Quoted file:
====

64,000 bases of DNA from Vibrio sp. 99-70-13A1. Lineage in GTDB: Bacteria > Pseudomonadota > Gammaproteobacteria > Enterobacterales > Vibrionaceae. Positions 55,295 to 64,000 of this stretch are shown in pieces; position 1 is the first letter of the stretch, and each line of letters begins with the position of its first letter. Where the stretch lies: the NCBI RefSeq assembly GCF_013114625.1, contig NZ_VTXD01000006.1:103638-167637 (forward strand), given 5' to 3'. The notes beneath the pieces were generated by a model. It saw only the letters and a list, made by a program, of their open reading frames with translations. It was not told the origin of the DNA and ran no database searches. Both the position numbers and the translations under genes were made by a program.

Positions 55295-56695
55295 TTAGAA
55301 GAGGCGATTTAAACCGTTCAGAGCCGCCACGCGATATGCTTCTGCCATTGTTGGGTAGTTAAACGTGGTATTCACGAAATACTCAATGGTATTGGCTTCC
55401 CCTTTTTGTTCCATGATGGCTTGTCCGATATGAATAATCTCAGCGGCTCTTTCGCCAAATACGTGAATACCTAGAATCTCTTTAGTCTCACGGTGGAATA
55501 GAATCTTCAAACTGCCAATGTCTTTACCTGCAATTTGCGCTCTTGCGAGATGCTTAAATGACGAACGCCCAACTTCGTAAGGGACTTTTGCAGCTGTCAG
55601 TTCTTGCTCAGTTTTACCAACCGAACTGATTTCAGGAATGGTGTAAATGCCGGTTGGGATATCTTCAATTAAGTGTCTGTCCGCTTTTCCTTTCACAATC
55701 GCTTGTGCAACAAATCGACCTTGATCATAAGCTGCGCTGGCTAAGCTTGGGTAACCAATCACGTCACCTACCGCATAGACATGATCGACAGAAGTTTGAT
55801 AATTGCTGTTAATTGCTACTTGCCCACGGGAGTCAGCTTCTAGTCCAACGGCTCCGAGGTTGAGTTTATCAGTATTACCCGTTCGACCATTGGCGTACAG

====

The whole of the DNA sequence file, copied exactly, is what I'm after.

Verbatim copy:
64,000 bases of DNA from Vibrio sp. 99-70-13A1. Lineage in GTDB: Bacteria > Pseudomonadota > Gammaproteobacteria > Enterobacterales > Vibrionaceae. Positions 55,295 to 64,000 of this stretch are shown in pieces; position 1 is the first letter of the stretch, and each line of letters begins with the position of its first letter. Where the stretch lies: the NCBI RefSeq assembly GCF_013114625.1, contig NZ_VTXD01000006.1:103638-167637 (forward strand), given 5' to 3'. The notes beneath the pieces were generated by a model. It saw only the letters and a list, made by a program, of their open reading frames with translations. It was not told the origin of the DNA and ran no database searches. Both the position numbers and the translations under genes were made by a program.

Positions 55295-56695
55295 TTAGAA
55301 GAGGCGATTTAAACCGTTCAGAGCCGCCACGCGATATGCTTCTGCCATTGTTGGGTAGTTAAACGTGGTATTCACGAAATACTCAATGGTATTGGCTTCC
55401 CCTTTTTGTTCCATGATGGCTTGTCCGATATGAATAATCTCAGCGGCTCTTTCGCCAAATACGTGAATACCTAGAATCTCTTTAGTCTCACGGTGGAATA
55501 GAATCTTCAAACTGCCAATGTCTTTACCTGCAATTTGCGCTCTTGCGAGATGCTTAAATGACGAACGCCCAACTTCGTAAGGGACTTTTGCAGCTGTCAG
55601 TTCTTGCTCAGTTTTACCAACCGAACTGATTTCAGGAATGGTGTAAATGCCGGTTGGGATATCTTCAATTAAGTGTCTGTCCGCTTTTCCTTTCACAATC
55701 GCTTGTGCAACAAATCGACCTTGATCATAAGCTGCGCTGGCTAAGCTTGGGTAACCAATCACGTCACCTACCGCATAGACATGATCGACAGAAGTTTGAT
55801 AATTGCTGTTAATTGCTACTTGCCCACGGGAGTCAGCTTCTAGTCCAACGGCTCCGAGGTTGAGTTTATCAGTATTACCCGTTCGACCATTGGCGTACAG